Title: Chlorophenols
Molecular Formula: C6H5ClO
Molecular Weight: 128.56
Percent Composition: C 56.05%, H 3.92%, Cl 27.58%, O 12.45%
Literature References: Prepn of o-form: Holleman, Rinkes, Rec. Trav. Chim. 30, 48 (1911); Huston, Neely, J. Am. Chem. Soc. 57, 2176 (1935). cis-trans equilibria in o-halophenols: Baker, ibid. 80, 3598 (1958). Prepn of p-form: Crawford, Willson, US 1910679 (1927 to Monsanto); Neu, Ber. 72, 1505 (1939); Hodgson, Norris, J. Chem. Soc. 1949, Suppl. 1, S181. Manuf: Britton, Keil, US 2725402 (1955 to Dow). Prepn of m-form: Acheson, Taylor, J. Chem. Soc. 1956, 4727. Manuf: Stoesser, Gentry; Barnard, Meyer, US 2835707 and US 2852567 (both 1958 to Dow). Toxicity data: Deichmann, Fed. Proc. 2, 76 (1943). Review of toxicology and human exposure: Toxicological Profile for Chlorophenols (PB99-166639, 1999) 260 pp.
Derivative Type: m-Chlorophenol
CAS Registry Number: 108-43-0
Additional Names: 3-Chlorophenol
Properties: Needles, mp 33.5°. bp 214°. d445 1.245, d478 1.214. nD40 1.5565. Strong medicinal taste and odor. Dipole moment in benzene, 2.10D. Slightly sol in cold water; sol in alcohol, ether, caustic alkali solns. LD50 orally in rats: 0.57 g/kg (Deichmann).
Melting point: mp 33.5°
Boiling point: bp 214°
Index of refraction: nD40 1.5565
Density: d445 1.245; d478 1.214
Toxicity data: LD50 orally in rats: 0.57 g/kg (Deichmann)
Derivative Type: o-Chlorophenol
CAS Registry Number: 95-57-8
Additional Names: 2-Chlorophenol
Properties: Liquid, bp 175°. mp 9.3°. d423 1.2573. nD25 1.5565; n 1.5473. Strong medicinal taste and odor. Dipole moment in benzene, 1.33D. Freely sol in alcohol, ether, caustic alkali solns; slightly sol in water. LD50 orally in rats: 0.67 g/kg (Deichmann).
Melting point: mp 9.3°
Boiling point: bp 175°
Index of refraction: nD25 1.5565; n 1.5473
Density: d423 1.2573
Toxicity data: LD50 orally in rats: 0.67 g/kg (Deichmann)
Derivative Type: p-Chlorophenol
CAS Registry Number: 106-48-9
Additional Names: 4-Chlorophenol
Properties: Crystals with characteristic phenolic odor, mp 43.2-43.7°. bp 220°. d478 1.2238. nD55 1.5419; nD40 1.5579. Dipole moment in benzene, 2.22D. Sparingly sol in water, liquid petrolatum; very sol in alcohol, glycerin, ether, chloroform, fixed and volatile oils: U.S.P. XXI, 1467. LD50 orally in rats: 0.67 g/kg (Deichmann).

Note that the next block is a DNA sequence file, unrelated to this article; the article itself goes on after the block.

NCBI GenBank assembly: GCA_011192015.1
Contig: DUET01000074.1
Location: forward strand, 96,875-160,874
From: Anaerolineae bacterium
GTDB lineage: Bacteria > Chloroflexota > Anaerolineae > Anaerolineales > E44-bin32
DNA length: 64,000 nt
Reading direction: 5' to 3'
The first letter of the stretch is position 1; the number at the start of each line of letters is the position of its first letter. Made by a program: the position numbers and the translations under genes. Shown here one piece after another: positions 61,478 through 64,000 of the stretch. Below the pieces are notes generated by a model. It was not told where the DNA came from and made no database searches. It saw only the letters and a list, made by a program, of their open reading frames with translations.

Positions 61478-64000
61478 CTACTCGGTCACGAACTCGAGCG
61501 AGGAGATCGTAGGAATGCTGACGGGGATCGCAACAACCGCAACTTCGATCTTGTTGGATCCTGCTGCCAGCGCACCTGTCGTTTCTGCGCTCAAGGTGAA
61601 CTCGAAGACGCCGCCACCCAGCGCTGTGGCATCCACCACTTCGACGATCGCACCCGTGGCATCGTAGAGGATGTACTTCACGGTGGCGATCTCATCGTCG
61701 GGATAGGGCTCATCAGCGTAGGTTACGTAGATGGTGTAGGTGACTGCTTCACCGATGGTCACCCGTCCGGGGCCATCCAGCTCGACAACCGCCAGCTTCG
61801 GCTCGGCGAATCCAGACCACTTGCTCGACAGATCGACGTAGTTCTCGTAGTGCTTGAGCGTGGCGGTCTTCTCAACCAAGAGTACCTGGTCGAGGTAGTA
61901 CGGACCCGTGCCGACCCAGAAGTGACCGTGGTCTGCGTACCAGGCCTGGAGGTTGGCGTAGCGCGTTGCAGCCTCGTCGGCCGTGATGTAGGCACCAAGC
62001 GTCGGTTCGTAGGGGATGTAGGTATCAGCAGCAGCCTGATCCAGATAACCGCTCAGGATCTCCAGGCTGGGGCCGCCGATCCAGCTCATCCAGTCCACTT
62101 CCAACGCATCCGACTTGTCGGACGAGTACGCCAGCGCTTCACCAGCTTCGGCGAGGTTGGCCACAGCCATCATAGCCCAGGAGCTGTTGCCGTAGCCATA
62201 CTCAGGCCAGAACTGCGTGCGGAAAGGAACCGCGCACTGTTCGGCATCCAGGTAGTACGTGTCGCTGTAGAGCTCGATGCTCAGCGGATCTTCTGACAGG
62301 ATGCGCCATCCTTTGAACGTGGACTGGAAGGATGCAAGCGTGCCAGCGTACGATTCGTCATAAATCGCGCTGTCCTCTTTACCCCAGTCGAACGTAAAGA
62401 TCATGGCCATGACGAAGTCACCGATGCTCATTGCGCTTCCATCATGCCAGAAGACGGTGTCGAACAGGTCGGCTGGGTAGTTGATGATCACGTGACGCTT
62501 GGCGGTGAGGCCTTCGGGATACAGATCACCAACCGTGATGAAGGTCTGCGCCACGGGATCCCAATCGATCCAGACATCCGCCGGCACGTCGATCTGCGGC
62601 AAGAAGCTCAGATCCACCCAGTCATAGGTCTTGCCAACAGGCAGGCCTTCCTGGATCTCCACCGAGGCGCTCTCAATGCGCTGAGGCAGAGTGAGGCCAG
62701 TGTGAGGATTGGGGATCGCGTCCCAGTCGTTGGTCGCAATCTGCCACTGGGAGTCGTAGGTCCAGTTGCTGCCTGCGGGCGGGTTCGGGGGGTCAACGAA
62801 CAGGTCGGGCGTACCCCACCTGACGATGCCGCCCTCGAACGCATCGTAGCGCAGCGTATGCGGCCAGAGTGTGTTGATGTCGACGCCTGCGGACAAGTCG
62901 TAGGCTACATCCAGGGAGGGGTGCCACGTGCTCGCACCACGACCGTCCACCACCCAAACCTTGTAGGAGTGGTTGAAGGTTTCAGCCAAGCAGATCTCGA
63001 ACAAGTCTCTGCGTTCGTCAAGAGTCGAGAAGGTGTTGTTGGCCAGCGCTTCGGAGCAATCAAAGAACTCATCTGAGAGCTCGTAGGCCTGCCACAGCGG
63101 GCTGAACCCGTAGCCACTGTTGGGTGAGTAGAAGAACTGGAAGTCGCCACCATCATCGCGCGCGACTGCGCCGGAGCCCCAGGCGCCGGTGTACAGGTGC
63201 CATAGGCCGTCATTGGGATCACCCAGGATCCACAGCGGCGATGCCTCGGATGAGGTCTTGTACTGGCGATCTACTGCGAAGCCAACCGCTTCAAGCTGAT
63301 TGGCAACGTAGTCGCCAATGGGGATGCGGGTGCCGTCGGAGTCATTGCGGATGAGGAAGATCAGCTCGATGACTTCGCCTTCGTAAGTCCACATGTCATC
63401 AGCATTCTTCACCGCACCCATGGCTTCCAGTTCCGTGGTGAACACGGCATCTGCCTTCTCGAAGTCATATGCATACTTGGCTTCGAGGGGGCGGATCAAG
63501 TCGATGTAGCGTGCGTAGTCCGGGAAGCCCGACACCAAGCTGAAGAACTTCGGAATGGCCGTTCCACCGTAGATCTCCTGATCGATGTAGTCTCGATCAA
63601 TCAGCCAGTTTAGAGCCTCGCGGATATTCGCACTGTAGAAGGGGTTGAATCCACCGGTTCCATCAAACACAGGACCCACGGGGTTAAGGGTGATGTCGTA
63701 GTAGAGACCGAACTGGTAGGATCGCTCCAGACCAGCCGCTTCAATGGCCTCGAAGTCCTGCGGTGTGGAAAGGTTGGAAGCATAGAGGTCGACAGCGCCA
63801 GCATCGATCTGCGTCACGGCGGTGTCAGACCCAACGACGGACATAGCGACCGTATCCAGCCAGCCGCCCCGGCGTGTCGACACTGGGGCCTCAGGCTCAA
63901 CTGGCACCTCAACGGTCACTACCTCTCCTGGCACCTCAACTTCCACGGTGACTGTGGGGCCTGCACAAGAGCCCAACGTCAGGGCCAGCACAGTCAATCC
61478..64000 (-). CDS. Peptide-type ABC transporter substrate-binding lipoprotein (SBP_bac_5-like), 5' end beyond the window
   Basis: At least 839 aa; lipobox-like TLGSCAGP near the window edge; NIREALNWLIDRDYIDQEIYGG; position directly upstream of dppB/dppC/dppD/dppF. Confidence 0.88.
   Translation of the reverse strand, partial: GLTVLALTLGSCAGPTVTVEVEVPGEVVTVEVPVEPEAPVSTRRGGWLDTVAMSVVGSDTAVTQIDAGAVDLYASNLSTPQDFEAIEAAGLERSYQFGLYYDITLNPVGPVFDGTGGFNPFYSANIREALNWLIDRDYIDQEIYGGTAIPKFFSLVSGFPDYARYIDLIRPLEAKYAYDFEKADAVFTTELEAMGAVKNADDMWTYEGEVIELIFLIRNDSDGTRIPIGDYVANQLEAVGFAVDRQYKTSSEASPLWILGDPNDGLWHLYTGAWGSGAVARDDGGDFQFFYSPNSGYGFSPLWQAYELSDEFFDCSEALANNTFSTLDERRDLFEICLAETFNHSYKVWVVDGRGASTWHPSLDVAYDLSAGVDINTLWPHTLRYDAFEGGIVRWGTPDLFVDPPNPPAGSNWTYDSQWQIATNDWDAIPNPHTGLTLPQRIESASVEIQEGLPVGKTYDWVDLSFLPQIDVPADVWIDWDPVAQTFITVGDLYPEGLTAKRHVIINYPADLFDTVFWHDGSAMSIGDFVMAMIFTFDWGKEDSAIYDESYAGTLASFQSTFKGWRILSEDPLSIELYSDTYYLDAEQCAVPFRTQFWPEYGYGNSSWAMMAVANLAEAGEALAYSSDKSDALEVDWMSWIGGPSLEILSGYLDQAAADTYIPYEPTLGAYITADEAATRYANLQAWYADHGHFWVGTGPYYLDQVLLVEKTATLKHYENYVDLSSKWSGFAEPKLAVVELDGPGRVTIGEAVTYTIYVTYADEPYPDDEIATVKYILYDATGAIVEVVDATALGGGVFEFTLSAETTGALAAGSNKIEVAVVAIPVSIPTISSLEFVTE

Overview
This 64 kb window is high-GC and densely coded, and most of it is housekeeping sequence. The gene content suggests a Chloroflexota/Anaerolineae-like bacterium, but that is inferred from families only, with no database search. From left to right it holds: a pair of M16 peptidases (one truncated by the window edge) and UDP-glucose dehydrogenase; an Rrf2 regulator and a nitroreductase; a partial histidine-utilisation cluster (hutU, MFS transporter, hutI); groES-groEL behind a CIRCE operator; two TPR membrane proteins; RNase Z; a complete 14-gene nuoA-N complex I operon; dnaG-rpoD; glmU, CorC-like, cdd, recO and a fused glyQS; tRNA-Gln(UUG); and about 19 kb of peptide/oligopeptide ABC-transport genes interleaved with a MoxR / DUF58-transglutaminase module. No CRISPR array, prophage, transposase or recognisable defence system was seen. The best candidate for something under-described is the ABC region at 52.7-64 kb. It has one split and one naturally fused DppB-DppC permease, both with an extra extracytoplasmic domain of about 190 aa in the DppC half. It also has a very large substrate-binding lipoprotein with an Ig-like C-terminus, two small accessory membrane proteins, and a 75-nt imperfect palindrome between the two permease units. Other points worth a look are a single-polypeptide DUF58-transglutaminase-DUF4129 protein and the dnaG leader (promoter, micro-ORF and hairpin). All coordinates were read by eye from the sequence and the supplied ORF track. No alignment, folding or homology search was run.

Melting point: mp 43.2-43.7°
Boiling point: bp 220°
Index of refraction: nD55 1.5419; nD40 1.5579
Density: d478 1.2238
Toxicity data: LD50 orally in rats: 0.67 g/kg (Deichmann)
CAUTION: Potential symptoms of overexposure are tremors, convulsions, dyspnea, coma. Direct contact may cause skin irritation. See: Patty's Industrial Hygiene and Toxicology Vol. 2A, G. D. Clayton, F. E. Clayton, Eds. (Wiley-Interscience, New York, 3rd ed., 1981) pp 2612-2615.
Use: Biocide; disinfectant for home, hospital and farm.
Therap-Cat: Antiseptic.
Chloropicrin Chloroprocaine Hydrochloride Chloroselenic Acid Chlorosulfonic Acid Chlorothalonil


A chlorophenol is any organochloride of phenol that contains one or more covalently bonded chlorine atoms. Chlorophenols are produced by electrophilic halogenation of phenol with chlorine. Most chlorophenols have a number of different isomers. Monochlorophenols have three isomers because there is only one chlorine atom that can occupy one of three ring positions on the phenol molecule; 2-chlorophenol, for example, is the isomer that has a chlorine atom in the ortho position. Pentachlorophenol, by contrast, has only one isomer because all five available ring positions on the phenol are fully chlorinated.

Chlorophenols are commonly used as pesticides, herbicides, and disinfectants.